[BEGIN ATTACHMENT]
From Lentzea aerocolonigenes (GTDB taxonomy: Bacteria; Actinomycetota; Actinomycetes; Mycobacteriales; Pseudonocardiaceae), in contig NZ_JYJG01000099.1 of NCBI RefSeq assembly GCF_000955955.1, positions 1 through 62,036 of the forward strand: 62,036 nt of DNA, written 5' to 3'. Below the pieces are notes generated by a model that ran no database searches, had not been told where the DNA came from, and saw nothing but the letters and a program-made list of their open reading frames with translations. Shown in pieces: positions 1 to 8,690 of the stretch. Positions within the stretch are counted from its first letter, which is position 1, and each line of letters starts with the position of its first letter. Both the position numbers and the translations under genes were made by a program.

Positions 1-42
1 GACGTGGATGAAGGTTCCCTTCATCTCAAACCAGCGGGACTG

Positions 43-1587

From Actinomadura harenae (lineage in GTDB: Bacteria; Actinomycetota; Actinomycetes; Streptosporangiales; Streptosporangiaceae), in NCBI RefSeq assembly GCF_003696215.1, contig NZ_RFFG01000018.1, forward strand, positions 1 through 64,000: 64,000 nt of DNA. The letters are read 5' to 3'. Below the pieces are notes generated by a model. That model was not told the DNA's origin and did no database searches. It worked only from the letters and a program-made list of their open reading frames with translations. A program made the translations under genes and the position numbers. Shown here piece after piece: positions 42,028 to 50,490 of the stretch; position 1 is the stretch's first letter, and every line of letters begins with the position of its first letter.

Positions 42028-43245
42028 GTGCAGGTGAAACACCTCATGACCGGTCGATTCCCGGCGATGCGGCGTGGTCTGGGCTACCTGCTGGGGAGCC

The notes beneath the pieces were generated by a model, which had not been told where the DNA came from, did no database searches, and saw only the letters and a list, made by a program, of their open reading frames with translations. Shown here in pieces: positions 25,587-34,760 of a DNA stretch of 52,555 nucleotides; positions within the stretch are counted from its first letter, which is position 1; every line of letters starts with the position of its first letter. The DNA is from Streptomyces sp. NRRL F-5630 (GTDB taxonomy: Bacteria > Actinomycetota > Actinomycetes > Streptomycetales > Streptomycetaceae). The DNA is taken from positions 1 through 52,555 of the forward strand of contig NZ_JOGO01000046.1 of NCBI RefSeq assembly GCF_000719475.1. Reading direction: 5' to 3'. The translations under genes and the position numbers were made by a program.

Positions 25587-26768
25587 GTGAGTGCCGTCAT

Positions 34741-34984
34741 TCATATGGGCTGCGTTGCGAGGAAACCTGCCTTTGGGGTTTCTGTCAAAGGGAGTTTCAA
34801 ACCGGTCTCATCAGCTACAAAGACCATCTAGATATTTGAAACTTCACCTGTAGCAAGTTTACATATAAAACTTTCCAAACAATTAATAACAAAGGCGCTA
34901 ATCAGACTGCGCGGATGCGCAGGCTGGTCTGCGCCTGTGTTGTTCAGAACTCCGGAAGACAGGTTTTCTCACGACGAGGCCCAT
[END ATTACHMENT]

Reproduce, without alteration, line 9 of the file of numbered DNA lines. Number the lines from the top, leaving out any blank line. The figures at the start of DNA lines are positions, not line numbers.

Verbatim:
Positions 25587-26768